When young students choose to travel, they often do so as a means to see the world and get life-capital before they have to think about settling down, growing up, getting a job, a home etc. It’s that last gasp attempt to hold on to youth and wriggle free of large responsibilities. Other times of course, they have a deep, vested interest in a particular place, whether through some genealogical link or through what they have seen on television, in film or read about.
The other common trend in those who choose to travel when a student, is that they get some key time with their pals before they are all separated by work and returning to their hometowns. After that, especially in cases where there is a large group of friends, it is incredibly hard to coordinate everyone’s schedules to fit in a get together with everyone, as well as deciding on where and when people can make it as everyone’s circumstances will be different.
So this time seems the best opportunity to do so. It’s now or never, right? When you ask students planning to travel, the same few places seem to crop up: Thailand, Amsterdam and Australia usually. Not that there is anything wrong with these places; they are vastly different to what we would consider everyday in their wildlife, scenery and landmarks, as well as people. However, if you want to go somewhere special so you have a unique experience to come home and share with others, consider your other options; without picking a place that is not tourist-friendly or difficult.expensive to get around, thinking outside the box about destination will likely produce a better experience, that’s a little less cliche. We don’t all want to be sat at a dinner table ten years from now with the exact same story as everyone else.
Many go abroad to volunteer in countries where help is a huge urgency. However, if you are going just to pad out your CV to appeal to employees, consider looking closer to home as there are many causes domestically that can be served. From charity shops to large organizations who hold events or just need support in their office, you can earn valuable skills and show your passion for a cause close to your heart without traveling halfway across the globe. It will look even better if you spend a long period with an organization rather than just one week.
Perhaps consider staying close to home, especially if you are tight for money. You don’t want to go traveling, just because everyone else is, especially if it’s money that could be better served for something bigger, like eating or rent, or even to tide you over till you find a graduate position (traveling to interviews can be expensive). Try a tour of the UK, seeking out the farthest-reaching areas like John O’ Groats. It’s a good way to avoid missing out on the traveling bug if you’re not exactly swimming in money; and for those who choose to travel abroad to broaden the mind, there is just as much history and cultural capital to be found at Stonehenge, to use one example. If there’s a band that you are passionate about, follow them on tour in the UK, or if you have a similar interest, see what events/conventions/expos are occurring domestically (if you’re a member of a university society or club, you can organize a group trip and possibly get union funding for it).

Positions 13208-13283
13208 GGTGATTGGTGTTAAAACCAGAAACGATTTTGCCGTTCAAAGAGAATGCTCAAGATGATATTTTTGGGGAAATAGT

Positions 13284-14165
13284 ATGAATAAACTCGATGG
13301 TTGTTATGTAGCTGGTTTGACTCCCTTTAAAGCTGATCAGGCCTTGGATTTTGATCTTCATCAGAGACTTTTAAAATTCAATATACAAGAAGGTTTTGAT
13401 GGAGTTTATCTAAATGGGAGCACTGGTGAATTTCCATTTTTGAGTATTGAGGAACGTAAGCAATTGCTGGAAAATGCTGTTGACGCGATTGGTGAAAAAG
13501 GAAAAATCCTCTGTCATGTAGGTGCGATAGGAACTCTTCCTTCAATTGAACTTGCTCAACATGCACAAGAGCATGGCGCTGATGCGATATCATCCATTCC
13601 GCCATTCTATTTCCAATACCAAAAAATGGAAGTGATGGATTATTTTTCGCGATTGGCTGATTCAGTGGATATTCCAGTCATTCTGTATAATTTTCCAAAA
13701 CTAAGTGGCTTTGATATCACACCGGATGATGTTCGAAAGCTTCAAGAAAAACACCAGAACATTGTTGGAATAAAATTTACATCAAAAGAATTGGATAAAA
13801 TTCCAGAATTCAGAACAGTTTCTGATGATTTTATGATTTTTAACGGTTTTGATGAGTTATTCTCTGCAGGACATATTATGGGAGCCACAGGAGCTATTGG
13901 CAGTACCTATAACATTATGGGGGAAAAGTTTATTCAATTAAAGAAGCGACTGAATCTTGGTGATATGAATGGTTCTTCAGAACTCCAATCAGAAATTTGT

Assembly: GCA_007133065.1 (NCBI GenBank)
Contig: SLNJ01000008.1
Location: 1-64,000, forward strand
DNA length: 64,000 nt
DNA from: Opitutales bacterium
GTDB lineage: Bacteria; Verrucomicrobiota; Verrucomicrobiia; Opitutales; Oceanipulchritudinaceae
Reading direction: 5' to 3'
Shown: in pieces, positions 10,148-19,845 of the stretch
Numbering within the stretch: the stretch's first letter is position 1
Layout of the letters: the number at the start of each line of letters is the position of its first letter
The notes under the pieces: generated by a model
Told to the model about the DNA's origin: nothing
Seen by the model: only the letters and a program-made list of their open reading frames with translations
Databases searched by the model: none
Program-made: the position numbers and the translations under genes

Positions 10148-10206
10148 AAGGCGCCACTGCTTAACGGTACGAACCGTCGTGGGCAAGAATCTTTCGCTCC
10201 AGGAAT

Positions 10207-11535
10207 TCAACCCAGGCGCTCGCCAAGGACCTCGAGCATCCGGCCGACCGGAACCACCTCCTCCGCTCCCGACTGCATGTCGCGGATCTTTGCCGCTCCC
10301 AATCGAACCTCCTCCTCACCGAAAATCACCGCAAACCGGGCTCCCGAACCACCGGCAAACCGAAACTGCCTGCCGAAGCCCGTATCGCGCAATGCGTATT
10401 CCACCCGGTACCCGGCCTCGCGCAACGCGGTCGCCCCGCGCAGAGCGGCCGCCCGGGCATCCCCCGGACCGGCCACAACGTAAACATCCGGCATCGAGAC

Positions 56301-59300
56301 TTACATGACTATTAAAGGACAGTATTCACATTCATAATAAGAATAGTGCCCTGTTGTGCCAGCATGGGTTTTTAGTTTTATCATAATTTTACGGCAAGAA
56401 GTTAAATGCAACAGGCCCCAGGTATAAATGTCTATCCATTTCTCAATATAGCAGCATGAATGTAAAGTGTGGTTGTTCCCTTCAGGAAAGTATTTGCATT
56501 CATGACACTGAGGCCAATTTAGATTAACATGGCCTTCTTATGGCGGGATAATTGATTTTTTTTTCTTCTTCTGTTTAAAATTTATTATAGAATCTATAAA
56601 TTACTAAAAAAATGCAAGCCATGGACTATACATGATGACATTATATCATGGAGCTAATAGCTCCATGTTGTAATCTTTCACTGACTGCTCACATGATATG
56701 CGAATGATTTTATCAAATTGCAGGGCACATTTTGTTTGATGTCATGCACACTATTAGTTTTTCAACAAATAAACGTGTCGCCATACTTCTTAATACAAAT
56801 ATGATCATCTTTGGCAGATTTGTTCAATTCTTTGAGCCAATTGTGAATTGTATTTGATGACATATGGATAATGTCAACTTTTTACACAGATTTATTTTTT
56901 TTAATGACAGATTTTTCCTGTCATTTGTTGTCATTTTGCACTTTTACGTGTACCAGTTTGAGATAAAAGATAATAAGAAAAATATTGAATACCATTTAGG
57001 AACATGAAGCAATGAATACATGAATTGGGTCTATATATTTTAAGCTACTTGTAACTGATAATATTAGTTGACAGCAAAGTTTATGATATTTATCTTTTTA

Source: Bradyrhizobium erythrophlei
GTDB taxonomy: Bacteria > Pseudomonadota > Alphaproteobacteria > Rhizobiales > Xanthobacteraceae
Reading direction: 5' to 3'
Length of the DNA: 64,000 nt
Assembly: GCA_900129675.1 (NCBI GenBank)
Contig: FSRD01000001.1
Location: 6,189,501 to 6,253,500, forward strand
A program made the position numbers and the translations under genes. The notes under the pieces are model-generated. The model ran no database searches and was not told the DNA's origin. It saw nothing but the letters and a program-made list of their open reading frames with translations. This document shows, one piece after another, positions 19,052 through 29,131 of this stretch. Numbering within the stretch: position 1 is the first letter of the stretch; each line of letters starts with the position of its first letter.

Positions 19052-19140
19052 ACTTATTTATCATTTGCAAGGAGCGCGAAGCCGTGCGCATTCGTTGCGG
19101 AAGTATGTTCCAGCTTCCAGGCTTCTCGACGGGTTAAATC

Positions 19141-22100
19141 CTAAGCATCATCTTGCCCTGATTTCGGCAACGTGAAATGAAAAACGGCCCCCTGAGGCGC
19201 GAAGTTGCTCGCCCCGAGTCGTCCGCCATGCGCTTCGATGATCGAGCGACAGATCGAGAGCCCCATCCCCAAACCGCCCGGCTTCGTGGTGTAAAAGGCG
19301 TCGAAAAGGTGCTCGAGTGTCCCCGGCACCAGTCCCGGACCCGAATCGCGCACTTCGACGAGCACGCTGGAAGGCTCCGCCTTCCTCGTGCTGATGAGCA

By staying closer to home, you also put more emphasis on who you’re traveling with, rather than where you’re going to. A cottage in a quaint seaside town or in the countryside, as well as being a nice change of scenery, will give you more time with each other rather than risk being separated in a large city, taking in the sights and sounds. In a cottage, isolated from the outside world for example, you’re more likely to talk more, sharing memories and making new ones together while you still can. It’s similar to seeing friends after a long time but then going to a loud club or bar when you can’t talk properly and the whole time is a blur. As well as being a more mature idea, a short domestic break is also a lot easier to manage and plan as a few days away is smaller in scope compared to a few months abroad; so if some in your group have a very small window to travel before their post-uni plans begin, you can accommodate them. Rather than flying abroad, finding a quaint, serene option closer to home on the coast can make more sense; for example, accommodation in Dartmouth can be very simply secured online, with reasonable deals when split between a group, as is the case with many small, coastal towns. Staying at home also has the bonus over traveling abroad, in that there are fewer concerns regarding safety or security, such as what to do if you lose your ID, money or are a victim of a crime.
Paul, a student up till last year, understands the struggle between wanting to make the most of time with university friends, and finances following graduation and pending a full-time job. A frugal individual since then, Paul has researched and booked several flexible Dartmouth self catering breaks with friends from university as an economic way to meet up and simultaneously keeping everyone’s schedules in mind.